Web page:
Operating machines, also known as “yellow machines“, are used for the maintenance of the railway infrastructure. Although there is no regulatory reference that imposes this color scheme, these machines must be visible and recognizable from a long distance; hence, the yellow.

Traditionally, this color is believed to be the best for this purpose and is associated, in other sectors as well, with a warning signal. Red, on the other hand, is associated with a danger sign (for example, just think that in the past there was an Italian technical prescription that required the presence of a red panel on the front of the vehicle for all locomotives circulating in Italy).

Paddington Station – Elisabeth Line – London. Source:

Historically, for example, even the trains of the Elisabeth Line in London had to be equipped with a yellow front panel to increase the visibility of the vehicle. In fact, starting from the 50s of the last century, the first electric and diesel trains were born and they were much more quieter than their steam predecessors. This standard has recently been superseded thanks to the development of new technologies in the field of lighting and, therefore, of the increasingly advanced headlights of the train. It is therefore the direct railway operators  who are currently responsible for making vehicles safe and must ensure that these are sufficiently visible.

Yellow machines are therefore vehicles that, like trains, travel on tracks and are used in many different applications; by way of example: grass cutting, construction of the catenary, tamping of the tracks, construction of new lines or renewal of existing ones; This last operation consists in the replacement of worn rails, an activity that, until the last century, was done by hand! (as you can see in numerous westerns).

Workers involved in the construction of a railway. Source:

Although they are little known, even among fans of the sector, they are essential and, like industrious bees, they work silently to ensure the efficiency and safety of railway lines.

Often these machines operate concurrently with other vehicles in service, in an almost totally automated way, and are subjected to stringent criteria of environmental respect (minimization of noise, dust and vibrations). It happens that they find themselves operating in the city center, in the presence of historic buildings, or in tunnels, with consequent logistical difficulties in the handling of machines and materials.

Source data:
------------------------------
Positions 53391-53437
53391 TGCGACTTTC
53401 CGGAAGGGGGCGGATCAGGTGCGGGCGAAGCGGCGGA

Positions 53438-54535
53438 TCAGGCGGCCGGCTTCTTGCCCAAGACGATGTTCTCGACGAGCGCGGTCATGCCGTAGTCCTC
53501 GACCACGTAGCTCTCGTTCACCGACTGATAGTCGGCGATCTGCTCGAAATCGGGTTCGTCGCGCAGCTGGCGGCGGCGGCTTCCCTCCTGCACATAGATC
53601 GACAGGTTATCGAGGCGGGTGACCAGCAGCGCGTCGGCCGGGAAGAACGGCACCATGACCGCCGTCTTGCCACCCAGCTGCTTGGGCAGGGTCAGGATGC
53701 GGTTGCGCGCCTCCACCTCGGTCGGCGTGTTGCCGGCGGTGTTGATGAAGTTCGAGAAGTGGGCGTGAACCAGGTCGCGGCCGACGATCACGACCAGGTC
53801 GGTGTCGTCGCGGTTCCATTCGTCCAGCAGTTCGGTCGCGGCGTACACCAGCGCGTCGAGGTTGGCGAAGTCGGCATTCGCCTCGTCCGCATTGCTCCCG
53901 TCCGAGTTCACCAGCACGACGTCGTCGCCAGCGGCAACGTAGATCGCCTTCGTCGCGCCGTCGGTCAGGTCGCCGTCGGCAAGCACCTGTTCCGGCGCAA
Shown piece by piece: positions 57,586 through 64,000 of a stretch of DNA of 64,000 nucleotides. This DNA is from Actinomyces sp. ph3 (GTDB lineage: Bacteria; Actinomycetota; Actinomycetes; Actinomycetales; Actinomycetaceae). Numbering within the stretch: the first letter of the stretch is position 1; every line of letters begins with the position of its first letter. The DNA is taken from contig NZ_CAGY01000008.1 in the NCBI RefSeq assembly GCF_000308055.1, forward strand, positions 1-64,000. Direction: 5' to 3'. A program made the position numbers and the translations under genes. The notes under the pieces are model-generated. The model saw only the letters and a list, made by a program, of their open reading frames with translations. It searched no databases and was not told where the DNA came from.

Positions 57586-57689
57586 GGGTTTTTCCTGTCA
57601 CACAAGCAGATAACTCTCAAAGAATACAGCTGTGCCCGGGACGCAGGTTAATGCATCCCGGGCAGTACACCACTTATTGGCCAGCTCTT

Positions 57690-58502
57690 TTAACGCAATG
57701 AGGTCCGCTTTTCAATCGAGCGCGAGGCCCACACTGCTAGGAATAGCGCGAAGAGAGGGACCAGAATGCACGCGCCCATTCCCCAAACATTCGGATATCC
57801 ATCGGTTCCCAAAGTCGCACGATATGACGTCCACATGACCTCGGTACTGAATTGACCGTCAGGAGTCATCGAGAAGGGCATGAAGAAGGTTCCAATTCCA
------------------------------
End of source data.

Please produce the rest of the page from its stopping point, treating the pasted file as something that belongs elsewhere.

These are very complex vehicles. Suffice it to say that a renovating train, whose function is to replace worn rails and sleepers with new parts, is made up of: 1 locomotive, 10 transporter wagons, 1 renovating train, 1 pandrol clipping machine, cranes. And if this was not enough, following the renovating train there are profiling machines, tamping machines and a welder.

Plasser&Theurer tamping machine. Source:

The fleet of operating vehicles is very numerous: the machines authorized by RFI are currently more than 9,000 but further upgrades and investments are planned for new ones such as trailers, wagons / carriages, positioning machines, re-laying trains, locomotives and weeder trains.

And for this multitude of yellow cars, there are as many operators in the sector who have to interface with these trains every day.


Our mission is in fact to create the best conditions for interaction between person and machine, of any kind.

We design and manufacture driver desks around the driver, to facilitate driving operations and require minimal effort of the operator. The design and layout of the driving position are therefore conceived to “embrace” the human, who every day has to interact with a machine that combines the complexity of a railway vehicle with that of an operating machine.

We use cutting-edge technologies in order to meet high quality and reliability standards, in compliance with all the sector regulations, in order to create something innovative and that really improves the working conditions of train drivers around the world.

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See you next time,
Valentina Marrese